NVIDIA GPUs embed several microprocessors based on a custom architecture called "Falcon". Starting with the Maxwell family of GPUs, these microprocessors are changing to be able to better protect the hardware from being misprogrammed.

Falcon security modes

A Falcon microprocessor supporting advanced security modes can run in one of three modes. Not all Falcon microprocessors on a GPU support all modes.

  • Non-secure (NS). In this mode, functionality is similar to Falcon architectures before security modes were introduced (pre-Maxwell), but capability is restricted. In particular, certain registers may be inaccessible for reads and/or writes, and physical memory access may be disabled (on certain Falcon instances). This is the only possible mode that can be used if you don’t have microcode cryptographically signed by NVIDIA.

  • Heavy Secure (HS). In this mode, the microprocessor is a black box — it’s not possible to read or write any Falcon internal state or Falcon registers from outside the Falcon (for example, from the host system). The only way to enable this mode is by loading microcode that has been signed by NVIDIA. (The loading process involves tagging the IMEM block as secure, writing the signature into a Falcon register, and starting execution. The hardware will validate the signature, and if valid, grant HS privileges.)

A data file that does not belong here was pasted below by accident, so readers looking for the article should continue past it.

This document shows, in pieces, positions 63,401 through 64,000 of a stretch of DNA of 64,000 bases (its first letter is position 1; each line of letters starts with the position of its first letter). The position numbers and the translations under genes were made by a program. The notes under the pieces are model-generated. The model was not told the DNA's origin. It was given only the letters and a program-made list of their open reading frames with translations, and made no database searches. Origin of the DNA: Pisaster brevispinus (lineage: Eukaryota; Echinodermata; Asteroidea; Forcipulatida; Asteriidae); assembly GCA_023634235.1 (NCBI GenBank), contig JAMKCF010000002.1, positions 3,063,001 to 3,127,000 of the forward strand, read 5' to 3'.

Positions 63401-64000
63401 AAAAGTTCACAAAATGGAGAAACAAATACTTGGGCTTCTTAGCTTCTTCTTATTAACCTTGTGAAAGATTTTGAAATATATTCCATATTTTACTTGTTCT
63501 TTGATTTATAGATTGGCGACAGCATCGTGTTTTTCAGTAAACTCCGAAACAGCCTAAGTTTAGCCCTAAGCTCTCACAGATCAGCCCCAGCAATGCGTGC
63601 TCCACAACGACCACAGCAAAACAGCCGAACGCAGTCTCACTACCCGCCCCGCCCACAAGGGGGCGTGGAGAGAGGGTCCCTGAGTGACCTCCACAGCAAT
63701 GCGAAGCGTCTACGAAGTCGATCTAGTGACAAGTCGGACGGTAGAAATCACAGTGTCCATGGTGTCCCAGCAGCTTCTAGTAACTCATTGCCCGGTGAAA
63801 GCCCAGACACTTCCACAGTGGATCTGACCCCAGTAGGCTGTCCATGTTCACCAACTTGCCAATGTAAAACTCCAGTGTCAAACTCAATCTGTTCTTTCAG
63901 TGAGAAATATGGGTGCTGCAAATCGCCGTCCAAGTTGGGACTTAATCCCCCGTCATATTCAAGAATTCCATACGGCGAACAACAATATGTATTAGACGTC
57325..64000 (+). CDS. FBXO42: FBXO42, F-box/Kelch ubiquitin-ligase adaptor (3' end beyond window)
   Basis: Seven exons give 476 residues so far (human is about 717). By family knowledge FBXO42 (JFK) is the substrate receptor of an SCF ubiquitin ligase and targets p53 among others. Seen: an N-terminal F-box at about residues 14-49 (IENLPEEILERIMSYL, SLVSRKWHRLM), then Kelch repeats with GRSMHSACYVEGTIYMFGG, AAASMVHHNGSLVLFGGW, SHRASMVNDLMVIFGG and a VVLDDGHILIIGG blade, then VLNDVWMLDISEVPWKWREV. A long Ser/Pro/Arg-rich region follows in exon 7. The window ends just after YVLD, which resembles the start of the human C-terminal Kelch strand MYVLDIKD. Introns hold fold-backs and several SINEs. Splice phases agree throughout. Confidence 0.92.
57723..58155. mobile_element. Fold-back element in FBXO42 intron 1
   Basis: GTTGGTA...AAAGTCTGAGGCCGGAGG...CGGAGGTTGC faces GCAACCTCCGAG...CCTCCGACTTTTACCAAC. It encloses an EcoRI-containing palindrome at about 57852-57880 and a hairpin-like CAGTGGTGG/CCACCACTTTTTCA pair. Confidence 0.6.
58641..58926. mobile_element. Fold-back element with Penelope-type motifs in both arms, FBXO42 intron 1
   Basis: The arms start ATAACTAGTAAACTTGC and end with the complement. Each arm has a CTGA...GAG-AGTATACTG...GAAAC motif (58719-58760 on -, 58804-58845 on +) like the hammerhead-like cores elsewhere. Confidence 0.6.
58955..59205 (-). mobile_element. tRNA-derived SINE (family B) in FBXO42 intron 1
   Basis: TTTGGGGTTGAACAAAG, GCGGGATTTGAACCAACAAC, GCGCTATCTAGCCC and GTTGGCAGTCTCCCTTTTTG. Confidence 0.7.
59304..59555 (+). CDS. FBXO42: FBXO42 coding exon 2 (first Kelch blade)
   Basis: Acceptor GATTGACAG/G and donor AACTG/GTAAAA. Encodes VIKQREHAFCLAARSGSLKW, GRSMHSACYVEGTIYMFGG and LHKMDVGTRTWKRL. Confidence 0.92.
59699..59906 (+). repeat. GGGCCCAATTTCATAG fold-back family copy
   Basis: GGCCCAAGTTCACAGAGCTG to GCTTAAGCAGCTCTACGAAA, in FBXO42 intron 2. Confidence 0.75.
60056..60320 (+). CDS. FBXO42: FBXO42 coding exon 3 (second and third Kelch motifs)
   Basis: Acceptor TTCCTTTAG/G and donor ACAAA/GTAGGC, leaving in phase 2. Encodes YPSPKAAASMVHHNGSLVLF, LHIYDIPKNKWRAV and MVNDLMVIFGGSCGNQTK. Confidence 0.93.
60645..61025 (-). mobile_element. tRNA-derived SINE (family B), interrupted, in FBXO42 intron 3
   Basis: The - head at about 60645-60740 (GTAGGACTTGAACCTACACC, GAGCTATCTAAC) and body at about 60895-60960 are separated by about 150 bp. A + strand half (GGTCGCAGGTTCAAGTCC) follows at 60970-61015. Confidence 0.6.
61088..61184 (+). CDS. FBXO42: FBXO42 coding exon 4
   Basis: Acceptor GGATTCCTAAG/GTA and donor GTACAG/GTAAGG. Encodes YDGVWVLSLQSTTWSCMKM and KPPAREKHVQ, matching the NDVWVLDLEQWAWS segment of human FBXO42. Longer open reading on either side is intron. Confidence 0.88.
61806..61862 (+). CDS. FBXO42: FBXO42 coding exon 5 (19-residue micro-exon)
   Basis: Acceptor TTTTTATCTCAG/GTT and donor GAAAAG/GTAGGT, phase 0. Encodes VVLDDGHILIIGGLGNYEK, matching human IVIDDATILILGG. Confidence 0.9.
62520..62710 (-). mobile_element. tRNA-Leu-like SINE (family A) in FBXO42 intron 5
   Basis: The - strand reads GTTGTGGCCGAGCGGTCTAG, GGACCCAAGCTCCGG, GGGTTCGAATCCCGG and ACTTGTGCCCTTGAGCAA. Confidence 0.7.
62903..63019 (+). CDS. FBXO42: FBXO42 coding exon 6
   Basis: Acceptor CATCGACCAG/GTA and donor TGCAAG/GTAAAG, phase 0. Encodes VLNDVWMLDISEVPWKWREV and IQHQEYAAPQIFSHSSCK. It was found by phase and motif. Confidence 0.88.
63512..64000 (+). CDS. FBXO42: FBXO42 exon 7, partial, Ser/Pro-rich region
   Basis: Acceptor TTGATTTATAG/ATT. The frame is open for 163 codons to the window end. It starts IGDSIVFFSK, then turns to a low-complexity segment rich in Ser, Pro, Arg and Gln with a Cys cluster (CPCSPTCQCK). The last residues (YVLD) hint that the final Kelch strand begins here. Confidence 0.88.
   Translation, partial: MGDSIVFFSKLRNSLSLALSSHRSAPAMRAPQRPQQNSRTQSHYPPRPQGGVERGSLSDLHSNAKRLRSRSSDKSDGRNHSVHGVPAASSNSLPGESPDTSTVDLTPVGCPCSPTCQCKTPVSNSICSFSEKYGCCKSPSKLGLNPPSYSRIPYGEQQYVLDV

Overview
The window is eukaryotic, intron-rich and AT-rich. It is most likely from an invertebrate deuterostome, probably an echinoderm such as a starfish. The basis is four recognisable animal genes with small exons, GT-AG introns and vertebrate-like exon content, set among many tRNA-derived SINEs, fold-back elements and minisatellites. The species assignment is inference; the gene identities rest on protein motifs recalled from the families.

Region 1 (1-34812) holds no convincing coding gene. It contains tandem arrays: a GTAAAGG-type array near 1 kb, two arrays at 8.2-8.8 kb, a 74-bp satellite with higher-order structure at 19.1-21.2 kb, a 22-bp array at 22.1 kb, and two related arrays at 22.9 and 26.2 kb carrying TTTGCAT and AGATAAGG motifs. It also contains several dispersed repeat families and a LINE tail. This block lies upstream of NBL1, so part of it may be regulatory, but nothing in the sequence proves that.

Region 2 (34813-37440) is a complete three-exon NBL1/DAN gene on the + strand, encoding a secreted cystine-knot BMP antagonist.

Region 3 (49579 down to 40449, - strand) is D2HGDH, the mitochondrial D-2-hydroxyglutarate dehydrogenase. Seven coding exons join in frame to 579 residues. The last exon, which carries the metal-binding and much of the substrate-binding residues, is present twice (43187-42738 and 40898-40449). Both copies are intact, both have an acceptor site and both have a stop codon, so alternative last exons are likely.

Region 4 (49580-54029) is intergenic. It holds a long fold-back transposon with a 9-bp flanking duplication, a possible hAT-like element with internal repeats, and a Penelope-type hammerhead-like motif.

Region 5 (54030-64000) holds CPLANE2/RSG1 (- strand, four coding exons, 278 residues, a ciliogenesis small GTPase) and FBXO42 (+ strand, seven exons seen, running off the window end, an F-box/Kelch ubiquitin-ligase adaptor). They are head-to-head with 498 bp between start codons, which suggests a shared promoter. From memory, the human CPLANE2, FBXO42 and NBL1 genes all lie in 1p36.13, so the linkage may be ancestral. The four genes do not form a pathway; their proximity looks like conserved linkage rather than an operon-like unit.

• Light Secure (LS). In this mode, the microprocessor has more privileges than NS but fewer than HS. Some of the microprocessor state is visible to host software to ease debugging. The only way to enable this mode is by HS microcode enabling LS mode. Some privileges available to HS mode are not available here. LS mode is introduced in GM20x.


The intent for GM10x is to protect fuses and ROM from being written by incorrect or malicious software.

This is implemented by preventing access to select GPU registers from anything other than a Falcon running in a secure mode.


The intent for GM20x is to improve upon the GM10x implementation and add some protection to the configuration of the hardware thermal shutdown mechanism.

In addition to the registers protected by GM10x:

  • Thermal shutdown registers are protected and can only be written from a secure microprocessor context. These registers can be broken down into two categories:

    • Thermal sensor setup

    • The temperature beyond which hardware triggers a forced shutdown to prevent damage.

  • I2C bus C writes are restricted to a secure context, to prevent misprogramming thermal sensors.

  • A new mechanism is introduced to prevent microcode tampering after load. This is achieved by placing microcode in a write-protected region of memory.

  • Physical memory access restrictions are introduced. On all Falcons other than PMU (the "kitchen sink" Falcon) and DPU (the Falcon that services display), microprocessors running in NS mode will be unable to access physical memory (they may use virtual memory exclusively). In particular, this includes all microprocessors which perform work directly in response to userspace requests.

  • Devinit scripts are signed and executed on the PMU so that these scripts can configure protected registers like thermal shutdown parameters.